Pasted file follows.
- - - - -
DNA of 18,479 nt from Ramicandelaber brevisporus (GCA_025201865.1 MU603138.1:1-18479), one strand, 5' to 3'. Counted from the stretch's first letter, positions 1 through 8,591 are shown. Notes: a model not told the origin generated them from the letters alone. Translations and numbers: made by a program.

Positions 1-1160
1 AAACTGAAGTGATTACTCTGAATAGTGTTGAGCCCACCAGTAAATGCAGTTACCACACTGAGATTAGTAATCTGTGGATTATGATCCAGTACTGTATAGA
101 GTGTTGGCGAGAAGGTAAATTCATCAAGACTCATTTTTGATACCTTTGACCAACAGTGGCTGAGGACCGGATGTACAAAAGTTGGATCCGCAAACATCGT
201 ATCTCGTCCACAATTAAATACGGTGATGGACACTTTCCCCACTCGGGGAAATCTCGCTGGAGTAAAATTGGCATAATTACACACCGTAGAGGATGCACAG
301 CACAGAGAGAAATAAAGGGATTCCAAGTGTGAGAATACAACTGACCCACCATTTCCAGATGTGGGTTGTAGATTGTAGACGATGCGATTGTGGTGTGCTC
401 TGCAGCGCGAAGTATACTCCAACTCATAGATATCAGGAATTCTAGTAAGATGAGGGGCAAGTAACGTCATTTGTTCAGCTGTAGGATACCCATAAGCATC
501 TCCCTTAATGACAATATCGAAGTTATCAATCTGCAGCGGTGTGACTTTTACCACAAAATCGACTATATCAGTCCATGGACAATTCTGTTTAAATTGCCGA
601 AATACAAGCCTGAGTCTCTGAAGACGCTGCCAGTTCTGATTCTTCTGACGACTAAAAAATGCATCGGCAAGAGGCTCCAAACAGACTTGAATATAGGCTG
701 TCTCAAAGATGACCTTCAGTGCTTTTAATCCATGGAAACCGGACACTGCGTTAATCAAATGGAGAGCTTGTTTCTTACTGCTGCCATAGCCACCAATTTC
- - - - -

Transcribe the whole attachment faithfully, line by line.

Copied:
DNA of 18,479 nt from Ramicandelaber brevisporus (GCA_025201865.1 MU603138.1:1-18479), one strand, 5' to 3'. Counted from the stretch's first letter, positions 1 through 8,591 are shown. Notes: a model not told the origin generated them from the letters alone. Translations and numbers: made by a program.

Positions 1-1160
1 AAACTGAAGTGATTACTCTGAATAGTGTTGAGCCCACCAGTAAATGCAGTTACCACACTGAGATTAGTAATCTGTGGATTATGATCCAGTACTGTATAGA
101 GTGTTGGCGAGAAGGTAAATTCATCAAGACTCATTTTTGATACCTTTGACCAACAGTGGCTGAGGACCGGATGTACAAAAGTTGGATCCGCAAACATCGT
201 ATCTCGTCCACAATTAAATACGGTGATGGACACTTTCCCCACTCGGGGAAATCTCGCTGGAGTAAAATTGGCATAATTACACACCGTAGAGGATGCACAG
301 CACAGAGAGAAATAAAGGGATTCCAAGTGTGAGAATACAACTGACCCACCATTTCCAGATGTGGGTTGTAGATTGTAGACGATGCGATTGTGGTGTGCTC
401 TGCAGCGCGAAGTATACTCCAACTCATAGATATCAGGAATTCTAGTAAGATGAGGGGCAAGTAACGTCATTTGTTCAGCTGTAGGATACCCATAAGCATC
501 TCCCTTAATGACAATATCGAAGTTATCAATCTGCAGCGGTGTGACTTTTACCACAAAATCGACTATATCAGTCCATGGACAATTCTGTTTAAATTGCCGA
601 AATACAAGCCTGAGTCTCTGAAGACGCTGCCAGTTCTGATTCTTCTGACGACTAAAAAATGCATCGGCAAGAGGCTCCAAACAGACTTGAATATAGGCTG
701 TCTCAAAGATGACCTTCAGTGCTTTTAATCCATGGAAACCGGACACTGCGTTAATCAAATGGAGAGCTTGTTTCTTACTGCTGCCATAGCCACCAATTTC